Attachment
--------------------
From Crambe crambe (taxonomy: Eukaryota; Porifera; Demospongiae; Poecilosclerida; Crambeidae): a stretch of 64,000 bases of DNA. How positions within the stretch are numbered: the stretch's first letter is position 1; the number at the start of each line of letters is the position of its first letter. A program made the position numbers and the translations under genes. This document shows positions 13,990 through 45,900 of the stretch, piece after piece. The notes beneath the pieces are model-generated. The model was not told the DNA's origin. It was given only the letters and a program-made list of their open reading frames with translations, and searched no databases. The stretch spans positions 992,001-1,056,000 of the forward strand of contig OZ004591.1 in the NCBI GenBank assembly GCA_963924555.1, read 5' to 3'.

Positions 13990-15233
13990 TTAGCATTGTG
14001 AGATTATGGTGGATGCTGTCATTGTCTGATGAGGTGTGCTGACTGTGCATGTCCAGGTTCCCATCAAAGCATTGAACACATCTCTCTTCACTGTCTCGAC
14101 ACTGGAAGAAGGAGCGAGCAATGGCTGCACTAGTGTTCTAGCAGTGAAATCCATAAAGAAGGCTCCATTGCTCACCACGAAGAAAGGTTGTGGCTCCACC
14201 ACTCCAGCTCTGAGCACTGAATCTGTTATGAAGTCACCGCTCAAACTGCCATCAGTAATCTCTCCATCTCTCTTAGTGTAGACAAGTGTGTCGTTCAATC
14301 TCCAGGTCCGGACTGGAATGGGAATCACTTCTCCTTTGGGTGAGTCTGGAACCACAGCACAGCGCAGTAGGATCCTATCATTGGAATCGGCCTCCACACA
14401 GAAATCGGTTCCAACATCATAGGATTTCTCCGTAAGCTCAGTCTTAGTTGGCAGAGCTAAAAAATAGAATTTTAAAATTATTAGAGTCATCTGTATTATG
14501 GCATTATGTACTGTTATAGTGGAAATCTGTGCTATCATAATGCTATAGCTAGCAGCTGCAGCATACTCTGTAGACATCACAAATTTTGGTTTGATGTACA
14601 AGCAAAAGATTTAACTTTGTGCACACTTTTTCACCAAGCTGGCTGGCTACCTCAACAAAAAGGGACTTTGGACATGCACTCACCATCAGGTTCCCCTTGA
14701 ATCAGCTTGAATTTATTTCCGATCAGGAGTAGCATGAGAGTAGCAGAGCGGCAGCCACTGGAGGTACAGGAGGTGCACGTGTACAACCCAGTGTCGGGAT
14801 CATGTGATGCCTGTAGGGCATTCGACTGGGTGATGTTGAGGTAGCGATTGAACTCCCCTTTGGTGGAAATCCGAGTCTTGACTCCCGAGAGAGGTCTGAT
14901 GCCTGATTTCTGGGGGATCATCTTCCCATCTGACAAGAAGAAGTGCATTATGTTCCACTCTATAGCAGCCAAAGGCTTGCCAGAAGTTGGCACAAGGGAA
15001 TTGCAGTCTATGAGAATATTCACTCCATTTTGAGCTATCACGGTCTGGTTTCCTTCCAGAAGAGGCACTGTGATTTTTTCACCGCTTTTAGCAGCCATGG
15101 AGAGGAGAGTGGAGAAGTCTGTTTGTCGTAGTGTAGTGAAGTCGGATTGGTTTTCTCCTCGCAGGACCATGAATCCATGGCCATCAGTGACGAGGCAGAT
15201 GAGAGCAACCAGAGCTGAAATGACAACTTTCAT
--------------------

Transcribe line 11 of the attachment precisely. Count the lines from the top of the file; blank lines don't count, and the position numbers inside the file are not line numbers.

14701 ATCAGCTTGAATTTATTTCCGATCAGGAGTAGCATGAGAGTAGCAGAGCGGCAGCCACTGGAGGTACAGGAGGTGCACGTGTACAACCCAGTGTCGGGAT